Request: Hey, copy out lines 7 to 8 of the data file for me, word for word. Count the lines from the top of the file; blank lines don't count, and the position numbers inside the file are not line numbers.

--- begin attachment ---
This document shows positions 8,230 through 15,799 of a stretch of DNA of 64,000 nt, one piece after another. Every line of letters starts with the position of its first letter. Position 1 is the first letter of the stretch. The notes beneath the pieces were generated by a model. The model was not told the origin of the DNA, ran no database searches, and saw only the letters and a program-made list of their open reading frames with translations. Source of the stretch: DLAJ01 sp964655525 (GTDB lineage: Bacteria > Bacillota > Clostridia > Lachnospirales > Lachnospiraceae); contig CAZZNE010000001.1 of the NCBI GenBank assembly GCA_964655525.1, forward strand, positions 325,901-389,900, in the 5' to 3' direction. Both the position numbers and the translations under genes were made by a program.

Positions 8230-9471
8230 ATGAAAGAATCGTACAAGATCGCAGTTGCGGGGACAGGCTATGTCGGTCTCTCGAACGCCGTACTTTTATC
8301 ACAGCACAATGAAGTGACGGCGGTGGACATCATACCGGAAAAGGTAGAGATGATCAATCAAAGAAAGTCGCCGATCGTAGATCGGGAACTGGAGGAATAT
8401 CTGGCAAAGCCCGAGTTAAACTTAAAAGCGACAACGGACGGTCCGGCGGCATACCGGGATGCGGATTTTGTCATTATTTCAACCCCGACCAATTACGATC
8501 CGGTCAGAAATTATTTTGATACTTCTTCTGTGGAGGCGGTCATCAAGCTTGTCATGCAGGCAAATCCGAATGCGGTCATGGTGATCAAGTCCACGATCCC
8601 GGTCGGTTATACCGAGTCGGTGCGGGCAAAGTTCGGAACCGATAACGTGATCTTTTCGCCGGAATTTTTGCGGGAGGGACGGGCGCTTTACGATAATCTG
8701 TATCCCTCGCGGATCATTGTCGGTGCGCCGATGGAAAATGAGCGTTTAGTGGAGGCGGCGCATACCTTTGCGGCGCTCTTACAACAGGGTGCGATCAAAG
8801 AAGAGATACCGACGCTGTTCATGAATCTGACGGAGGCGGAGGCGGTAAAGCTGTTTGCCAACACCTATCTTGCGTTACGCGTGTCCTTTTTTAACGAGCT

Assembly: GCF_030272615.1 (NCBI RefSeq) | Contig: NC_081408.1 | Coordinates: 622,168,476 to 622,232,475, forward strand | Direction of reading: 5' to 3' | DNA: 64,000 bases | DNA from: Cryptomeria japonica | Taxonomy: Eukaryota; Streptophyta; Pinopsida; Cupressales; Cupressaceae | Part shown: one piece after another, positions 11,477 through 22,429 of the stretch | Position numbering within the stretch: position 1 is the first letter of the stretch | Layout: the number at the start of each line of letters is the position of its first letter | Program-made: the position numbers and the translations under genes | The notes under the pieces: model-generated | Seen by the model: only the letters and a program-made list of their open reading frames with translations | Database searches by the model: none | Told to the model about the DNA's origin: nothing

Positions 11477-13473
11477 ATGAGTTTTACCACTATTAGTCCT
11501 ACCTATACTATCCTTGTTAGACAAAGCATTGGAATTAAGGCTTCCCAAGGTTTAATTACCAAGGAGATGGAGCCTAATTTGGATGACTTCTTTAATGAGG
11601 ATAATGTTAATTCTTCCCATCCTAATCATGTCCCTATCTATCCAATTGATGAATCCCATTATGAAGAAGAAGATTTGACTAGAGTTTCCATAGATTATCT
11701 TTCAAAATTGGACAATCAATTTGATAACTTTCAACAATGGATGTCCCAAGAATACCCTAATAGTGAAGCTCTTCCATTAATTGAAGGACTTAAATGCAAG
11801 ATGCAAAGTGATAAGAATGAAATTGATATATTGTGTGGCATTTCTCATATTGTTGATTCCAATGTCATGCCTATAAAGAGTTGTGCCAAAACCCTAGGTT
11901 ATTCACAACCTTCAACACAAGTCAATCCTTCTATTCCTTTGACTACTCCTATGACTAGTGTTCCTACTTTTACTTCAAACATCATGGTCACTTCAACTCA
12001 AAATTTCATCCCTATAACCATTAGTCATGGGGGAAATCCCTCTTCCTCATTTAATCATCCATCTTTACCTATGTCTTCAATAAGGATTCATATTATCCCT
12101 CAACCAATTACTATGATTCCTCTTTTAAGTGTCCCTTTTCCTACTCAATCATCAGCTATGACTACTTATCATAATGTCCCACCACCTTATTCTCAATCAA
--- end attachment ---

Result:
8601 GGTCGGTTATACCGAGTCGGTGCGGGCAAAGTTCGGAACCGATAACGTGATCTTTTCGCCGGAATTTTTGCGGGAGGGACGGGCGCTTTACGATAATCTG
8701 TATCCCTCGCGGATCATTGTCGGTGCGCCGATGGAAAATGAGCGTTTAGTGGAGGCGGCGCATACCTTTGCGGCGCTCTTACAACAGGGTGCGATCAAAG